Apple’s US$1 billion investment in Didi Chuxing just became more interesting because the ride sharing company is buying rival Uber’s China business in a deal valued at $35 billion. Didi is also investing in Uber outside of China, and that means Apple’s interest in the ride sharing market may get a lot bigger.
Didi is buying Uber China, Uber’s Chinese subsidiary, in the deal. Uber will get a 17.7% stake in the combined company, and both are hoping to turn a profit—something neither has done so far in China. Didi is also investing about $70 billion in Uber, according to Re/code.
“Didi Chuxing and Uber have learned a great deal from each other over the past two years in China’s burgeoning new economy,” said Didi CEO Cheng Wei. “This agreement with Uber will set the mobile transportation industry on a healthier, more sustainable path of growth at a higher level.”
Uber CEO Travis Kalanick said the deal “frees up substantial resources for bold initiatives focused on the future of cities—from self-driving technology to the future of food and logistics.”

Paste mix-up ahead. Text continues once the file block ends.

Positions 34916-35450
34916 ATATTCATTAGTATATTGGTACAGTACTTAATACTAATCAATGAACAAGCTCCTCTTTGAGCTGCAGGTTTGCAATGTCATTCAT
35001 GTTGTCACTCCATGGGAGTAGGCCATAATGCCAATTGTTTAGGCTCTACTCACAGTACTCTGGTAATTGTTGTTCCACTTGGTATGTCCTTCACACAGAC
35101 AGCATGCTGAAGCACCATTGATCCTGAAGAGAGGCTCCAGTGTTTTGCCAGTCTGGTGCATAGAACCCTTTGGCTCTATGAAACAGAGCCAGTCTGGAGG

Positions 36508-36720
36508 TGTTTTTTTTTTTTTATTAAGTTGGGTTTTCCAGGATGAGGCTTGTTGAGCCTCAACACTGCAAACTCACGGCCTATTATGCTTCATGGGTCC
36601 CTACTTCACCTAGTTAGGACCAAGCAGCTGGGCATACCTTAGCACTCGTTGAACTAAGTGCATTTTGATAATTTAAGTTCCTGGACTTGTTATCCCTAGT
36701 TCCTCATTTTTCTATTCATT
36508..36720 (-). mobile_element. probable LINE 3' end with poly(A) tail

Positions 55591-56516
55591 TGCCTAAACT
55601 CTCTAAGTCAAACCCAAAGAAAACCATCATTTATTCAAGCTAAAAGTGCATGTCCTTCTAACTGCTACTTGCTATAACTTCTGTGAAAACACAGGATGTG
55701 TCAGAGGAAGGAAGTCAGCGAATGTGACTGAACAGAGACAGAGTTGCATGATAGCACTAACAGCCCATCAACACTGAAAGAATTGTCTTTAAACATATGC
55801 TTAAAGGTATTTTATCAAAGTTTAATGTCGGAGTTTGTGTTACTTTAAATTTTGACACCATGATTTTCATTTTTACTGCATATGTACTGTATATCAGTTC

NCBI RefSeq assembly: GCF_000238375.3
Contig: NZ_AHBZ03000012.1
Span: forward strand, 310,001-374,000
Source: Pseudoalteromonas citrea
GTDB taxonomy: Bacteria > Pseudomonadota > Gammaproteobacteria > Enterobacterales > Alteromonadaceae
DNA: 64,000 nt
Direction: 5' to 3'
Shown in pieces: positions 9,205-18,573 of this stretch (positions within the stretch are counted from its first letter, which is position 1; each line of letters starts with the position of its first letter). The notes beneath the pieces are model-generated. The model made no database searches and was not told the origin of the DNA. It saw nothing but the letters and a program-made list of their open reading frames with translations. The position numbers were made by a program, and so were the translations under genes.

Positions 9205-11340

For Apple, the deal is a deeper reach into the ride sharing market without having to directly associate with Uber. TMO’s Bryan Chaffin speculated Apple isn’t too keen on linking its name with Uber and the company’s reputation for treating its drivers and customers poorly. Apple’s association is with Didi, and only indirectly with Uber.
The deal isn’t, however, about Apple—at least not directly. This is about Didi and Uber seeing the writing on the wall: Neither will turn a profit in China any time soon as long as they’re competing. Merging into a single company gives Didi the best chance for success, and lets Uber cut its losses and make some money at the same time.
Didi also has partnerships with other ride sharing services around the world such as Ola in India, Grab in Southeast Asia, and even Uber competitor Lyft in the United States. That’s a pretty wide reach, and one that Apple may want to exploit with its own electric car project.
It’s a safe bet Apple didn’t invest in Didi for the financial return. Apple could be looking to sell cars to ride sharing companies, provide some sort of service to the market, or collect data it finds valuable for its own car designs.
Regardless of Apple’s plans, Uber looks like the big winner. Uber turned the money it sank in China into a financial win, scored a huge investment from Didi, and set itself up on the path for a potential IPO. All that from failing to succeed in China.